Limited gasoline supply in the 1970s led to an increase in oil prices and motivated the search for alternative means of fuel production.1 The conversion of methanol over H-ZSM-5 catalysts was then discovered as a feasible route for gasoline production in 1977.2 The first process plant, constructed in New Zealand in 1985 was under continuous operation for at least 6 years.1 Recently, emphasis on producing value-added chemicals such as olefins have led to a resurgence in the construction of process plant units in China.3 Through gasification of biomass and coal reserves, or steam reforming of natural gas with subsequent syngas liquefaction, methanol conversion is now a viable route for the production of value-added chemicals such as olefins and fuels.2,3 For instance, DICP's MTO technology uses SAPO-34 zeotype catalysts for olefin formation from methanol in a fluidised bed reactor.3 However, a high selectivity to olefins can be obtained over H-ZSM-5 zeolite catalysts when process conditions are tuned towards low pressures4 and high temperatures.5 Although SAPO-34 catalysts are the most carbon efficient in producing light olefins,6 H-ZSM-5 provides the highest propylene yield, the most diverse product distribution and offers the possibility to re-introduce heavier olefins to boost yield of lighter olefins making efficient use of the cracking chemistry.7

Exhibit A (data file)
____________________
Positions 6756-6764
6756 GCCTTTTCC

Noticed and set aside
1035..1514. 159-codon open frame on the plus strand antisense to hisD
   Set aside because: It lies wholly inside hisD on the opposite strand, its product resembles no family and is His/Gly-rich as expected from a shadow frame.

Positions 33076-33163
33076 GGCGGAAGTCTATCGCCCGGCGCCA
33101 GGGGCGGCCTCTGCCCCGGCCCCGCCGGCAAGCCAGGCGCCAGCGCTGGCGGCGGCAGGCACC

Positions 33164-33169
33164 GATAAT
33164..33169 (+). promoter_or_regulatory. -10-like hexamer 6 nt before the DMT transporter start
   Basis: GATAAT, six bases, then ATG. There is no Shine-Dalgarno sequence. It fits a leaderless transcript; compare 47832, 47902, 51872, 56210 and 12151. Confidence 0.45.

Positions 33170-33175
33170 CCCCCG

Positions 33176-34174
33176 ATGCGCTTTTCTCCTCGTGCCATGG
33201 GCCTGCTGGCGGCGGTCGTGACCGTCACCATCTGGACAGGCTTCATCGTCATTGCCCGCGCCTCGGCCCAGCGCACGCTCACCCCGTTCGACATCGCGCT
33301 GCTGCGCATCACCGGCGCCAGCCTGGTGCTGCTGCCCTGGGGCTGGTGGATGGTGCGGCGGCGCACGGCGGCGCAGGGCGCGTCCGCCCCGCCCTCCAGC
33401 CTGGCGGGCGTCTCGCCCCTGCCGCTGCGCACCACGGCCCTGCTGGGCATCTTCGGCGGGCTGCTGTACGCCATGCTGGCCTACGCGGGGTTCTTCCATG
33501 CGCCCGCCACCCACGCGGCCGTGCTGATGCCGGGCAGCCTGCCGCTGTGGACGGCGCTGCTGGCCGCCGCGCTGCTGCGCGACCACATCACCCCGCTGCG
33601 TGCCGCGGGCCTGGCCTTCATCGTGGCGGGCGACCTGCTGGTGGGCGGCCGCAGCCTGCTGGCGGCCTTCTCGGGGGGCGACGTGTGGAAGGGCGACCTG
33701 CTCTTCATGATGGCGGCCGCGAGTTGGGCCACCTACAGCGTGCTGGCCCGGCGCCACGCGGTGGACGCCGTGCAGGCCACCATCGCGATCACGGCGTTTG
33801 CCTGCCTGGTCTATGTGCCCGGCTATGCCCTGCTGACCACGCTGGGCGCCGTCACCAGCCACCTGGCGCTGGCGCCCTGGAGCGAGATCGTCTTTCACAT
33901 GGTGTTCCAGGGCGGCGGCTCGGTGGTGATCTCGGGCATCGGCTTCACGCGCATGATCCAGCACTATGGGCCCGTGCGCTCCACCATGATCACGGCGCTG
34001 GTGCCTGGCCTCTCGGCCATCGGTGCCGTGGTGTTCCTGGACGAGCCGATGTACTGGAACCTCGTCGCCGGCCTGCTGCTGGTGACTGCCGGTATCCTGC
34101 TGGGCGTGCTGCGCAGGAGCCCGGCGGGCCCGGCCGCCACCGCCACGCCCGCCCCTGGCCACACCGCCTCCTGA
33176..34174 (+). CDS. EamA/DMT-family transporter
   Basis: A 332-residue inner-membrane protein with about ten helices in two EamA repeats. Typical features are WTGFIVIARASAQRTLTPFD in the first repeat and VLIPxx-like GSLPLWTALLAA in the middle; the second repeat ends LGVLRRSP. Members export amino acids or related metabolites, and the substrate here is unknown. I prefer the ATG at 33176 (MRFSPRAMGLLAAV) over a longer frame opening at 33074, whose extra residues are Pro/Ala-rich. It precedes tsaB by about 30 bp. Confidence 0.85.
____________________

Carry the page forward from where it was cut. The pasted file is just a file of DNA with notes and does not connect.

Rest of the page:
It is generally accepted that the hydrocarbon pool mechanism regulates product distribution during steady-state methanol-to-hydrocarbon (MTH) conversion in H-ZSM-5.8,9 This is also known as the dual cycle mechanism as it consists of linked reaction cycles involving olefin and aromatic chemistry. However, mechanistic understanding of the early stages of the conversion of methanol, comprising of an induction period and a transition regime are not well defined.10–14 Initially, methanol undergoes an equilibration reaction leading to the formation of dimethyl ether (DME) and water.15 Readily available oxygenates (methanol and DME), water, and aromatics formed from impurities (acetone, ethanol) in the feed16,17 compete for sites and their initial coverages are determined from their competitive adsorption.18 Two of the initial species, that is methanol and DME, are also sources of surface methoxy species19 which are known to proliferate during the direct conversion of oxygenates to olefins20–22 when MTH conversion is tuned towards olefin formation over H-ZSM-5 catalysts. Thus, a detailed understanding of the adsorption/desorption of methanol and DME at the acidic sites would provide insights into their conversion to surface methoxy species and availability for the formation of the first C–C bond.